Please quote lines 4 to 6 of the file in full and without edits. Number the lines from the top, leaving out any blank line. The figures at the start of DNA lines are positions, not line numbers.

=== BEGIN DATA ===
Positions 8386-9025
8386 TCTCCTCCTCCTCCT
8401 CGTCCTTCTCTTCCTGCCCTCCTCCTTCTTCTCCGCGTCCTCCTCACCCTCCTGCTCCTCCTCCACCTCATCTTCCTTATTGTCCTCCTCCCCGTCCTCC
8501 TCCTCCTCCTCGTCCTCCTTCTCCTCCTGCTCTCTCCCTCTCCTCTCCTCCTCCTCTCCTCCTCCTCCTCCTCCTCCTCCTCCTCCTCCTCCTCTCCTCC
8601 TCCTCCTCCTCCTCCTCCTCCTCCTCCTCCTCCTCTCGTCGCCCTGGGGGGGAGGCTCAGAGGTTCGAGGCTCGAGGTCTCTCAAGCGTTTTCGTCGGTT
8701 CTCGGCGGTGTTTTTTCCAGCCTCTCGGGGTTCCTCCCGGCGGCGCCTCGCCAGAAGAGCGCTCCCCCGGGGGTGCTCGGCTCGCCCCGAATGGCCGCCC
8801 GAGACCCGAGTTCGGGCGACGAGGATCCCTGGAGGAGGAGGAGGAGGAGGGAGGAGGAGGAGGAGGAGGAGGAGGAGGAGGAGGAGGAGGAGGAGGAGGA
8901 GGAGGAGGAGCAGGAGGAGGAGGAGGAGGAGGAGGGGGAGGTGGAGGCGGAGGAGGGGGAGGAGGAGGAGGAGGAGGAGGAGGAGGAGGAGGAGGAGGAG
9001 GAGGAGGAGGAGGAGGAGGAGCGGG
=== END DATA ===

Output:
8501 TCCTCCTCCTCGTCCTCCTTCTCCTCCTGCTCTCTCCCTCTCCTCTCCTCCTCCTCTCCTCCTCCTCCTCCTCCTCCTCCTCCTCCTCCTCCTCTCCTCC
8601 TCCTCCTCCTCCTCCTCCTCCTCCTCCTCCTCCTCTCGTCGCCCTGGGGGGGAGGCTCAGAGGTTCGAGGCTCGAGGTCTCTCAAGCGTTTTCGTCGGTT
8701 CTCGGCGGTGTTTTTTCCAGCCTCTCGGGGTTCCTCCCGGCGGCGCCTCGCCAGAAGAGCGCTCCCCCGGGGGTGCTCGGCTCGCCCCGAATGGCCGCCC